Saturday, September 30, 2006

Nashers and Rockers

Check out two great solutions about how two Brooklyn, NY based organizations refer to the girls involved in their programs.

Sadie Nash Leadership Project calls the teenage girls who attend their program "Nashers" which is a great solution. Not only does it avoid the whole girls/young ladies thing, the word Nashers also helps create a sense of belonging to the larger organization, which is a key to success with all young people.

Girls at the Willie Mae Rock Camp for Girls are often called "campers" or "rockers" which also works. Although campers is certainly accurate, I prefer rockers. It supports the concept that you don't have to be an expert at something before you can refer to yourself as that thing, whatever it may be. Also, it's sassy. Who thinks of girls as rockers?

Both Sadie Nash Leadership Project and the Willie Mae Rock Camp are What's Good For Girls. Check them out: Sadie Nash is a leadership program for girls 14 - 21 in Brooklyn which supports girls as they think through what they believe and how to take action in their communitities.

Girls ages 8 - 18 form bands, learn instruments, write a song, and perform it all in one week of camp.

Anyone else out there with some solutions?

Friday, September 29, 2006

What Do I Mean By Girls Anyway?

Let me be clear. I don’t mean women. Girls are 18 and younger, and anyone 19 and over can officially be called a woman. Programming for girls in the non-profit world typically encompasses the 6 – 18 year old age range with certain exceptions.

I’m intrigued by women who refer to themselves and their friends as girls, as in “Let’s go girls.” Often, the women who use the word “girls” are looking for an alternative to the word “guys” and are coming up short. What options are there? “Ladies” or “gals” smack of another era altogether. Saying “Let’s go, women” comes off as a little weird, formal, and somehow impractical for every day use.

Even if you think that women calling each other girls in every day life is not such a big deal (and many smart savvy women I know don’t have a problem with it) what about groups of women organizing and calling themselves “Wonder Girls” as a NYC group of women are doing? I am guessing it’s meant as a fun, Gen X way of responding to more mature established women’s organizations which could use an infusion of youthfulness. I'm all for young smart women organizing themselves to make a difference in the world, but women calling themselves girls is problematic.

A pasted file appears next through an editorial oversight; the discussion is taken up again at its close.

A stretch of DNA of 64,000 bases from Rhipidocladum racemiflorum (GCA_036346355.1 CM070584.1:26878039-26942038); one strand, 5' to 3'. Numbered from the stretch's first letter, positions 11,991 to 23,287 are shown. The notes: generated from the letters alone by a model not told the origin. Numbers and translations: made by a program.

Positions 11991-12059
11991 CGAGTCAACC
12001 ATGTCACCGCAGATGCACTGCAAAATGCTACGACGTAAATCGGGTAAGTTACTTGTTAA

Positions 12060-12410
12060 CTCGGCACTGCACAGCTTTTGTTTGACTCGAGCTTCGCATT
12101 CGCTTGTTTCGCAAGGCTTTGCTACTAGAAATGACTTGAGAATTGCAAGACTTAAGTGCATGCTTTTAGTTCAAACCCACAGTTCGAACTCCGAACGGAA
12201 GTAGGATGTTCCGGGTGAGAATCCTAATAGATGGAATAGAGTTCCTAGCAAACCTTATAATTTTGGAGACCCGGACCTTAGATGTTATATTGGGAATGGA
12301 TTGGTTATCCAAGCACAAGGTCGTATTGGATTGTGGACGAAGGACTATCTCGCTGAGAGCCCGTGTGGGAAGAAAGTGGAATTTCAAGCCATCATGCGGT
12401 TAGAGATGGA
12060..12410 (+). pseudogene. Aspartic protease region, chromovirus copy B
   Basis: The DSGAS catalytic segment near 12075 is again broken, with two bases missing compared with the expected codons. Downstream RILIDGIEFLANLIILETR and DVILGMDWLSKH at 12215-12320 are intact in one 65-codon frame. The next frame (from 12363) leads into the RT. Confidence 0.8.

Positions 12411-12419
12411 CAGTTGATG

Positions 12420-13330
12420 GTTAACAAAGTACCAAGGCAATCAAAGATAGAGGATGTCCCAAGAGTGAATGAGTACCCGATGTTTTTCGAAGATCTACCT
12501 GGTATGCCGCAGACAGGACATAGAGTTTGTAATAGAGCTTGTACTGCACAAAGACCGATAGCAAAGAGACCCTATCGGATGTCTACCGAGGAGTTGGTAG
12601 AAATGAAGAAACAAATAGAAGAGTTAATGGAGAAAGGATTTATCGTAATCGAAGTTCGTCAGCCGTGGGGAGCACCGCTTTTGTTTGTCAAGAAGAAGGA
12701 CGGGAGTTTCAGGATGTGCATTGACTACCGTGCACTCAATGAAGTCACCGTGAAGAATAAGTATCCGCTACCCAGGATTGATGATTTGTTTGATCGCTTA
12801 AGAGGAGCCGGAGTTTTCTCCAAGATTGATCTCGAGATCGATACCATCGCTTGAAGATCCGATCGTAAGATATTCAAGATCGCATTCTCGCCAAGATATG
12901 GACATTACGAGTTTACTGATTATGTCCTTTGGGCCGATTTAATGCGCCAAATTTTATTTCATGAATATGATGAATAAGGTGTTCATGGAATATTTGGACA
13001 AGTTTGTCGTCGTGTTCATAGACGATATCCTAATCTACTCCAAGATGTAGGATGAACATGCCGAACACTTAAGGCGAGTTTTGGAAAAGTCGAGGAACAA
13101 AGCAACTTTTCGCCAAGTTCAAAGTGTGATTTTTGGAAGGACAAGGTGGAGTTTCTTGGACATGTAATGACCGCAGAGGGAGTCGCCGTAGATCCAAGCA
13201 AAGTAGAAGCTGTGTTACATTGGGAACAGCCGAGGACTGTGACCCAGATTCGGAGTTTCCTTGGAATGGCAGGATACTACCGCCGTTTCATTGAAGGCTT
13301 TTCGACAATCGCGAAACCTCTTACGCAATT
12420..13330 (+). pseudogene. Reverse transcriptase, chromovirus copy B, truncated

Flip the coin, and you have the problem of what to call girls themselves. With young girls, you can simply say “girls,” but as girls hit 11 and 12, the word no longer fits. A tilt of the head and the look that says “I am not a child” is what you might get in response if you try. Professionals working with girls struggle for alternatives, often landing on “young women” or “young ladies.” There are worse things to call young people, but I think it is just as problematic to start calling girls, “women” or anything that intimates adulthood at age 12, as it is to call grown women, “girls.”

Why is this such a problem? Girls are growing up in a mediated culture which sells them adult clothing at younger and younger ages, in a world where the song “Candy Shop” is not about chewing bubble gum, and with high-pressure expectations in relationships, school, and staying on track towards a positive future. Professionals who work with girls can help preserve a girl's world by helping us to find language that recognizes their development into their teen years, but doesn’t place adult expectations on them. And women can help us by letting the word “girl” belong to those 18 and under.

What do you think?


What’s Good for Girls will raise the visibility of girls who are being themselves, building on their strengths, and taking action on what they believe. Girls rarely make it into the media for their accomplishments. When they do, I’ll link to their stories and celebrate their success!

WGFG will also highlight the work of the girls’ organizations that support girls that use a positive strengths-based approach. I’ll focus on the small neighborhood and community based organizations that lack the visibility of the large national organizations with Communications Staffs and National Budgets. I’ll start with NYC orgs, but plan to highlight programs from all over the country.

I’ll also keep an eye out for media trends about girls. What’s happening out there? And is it Good for Girls?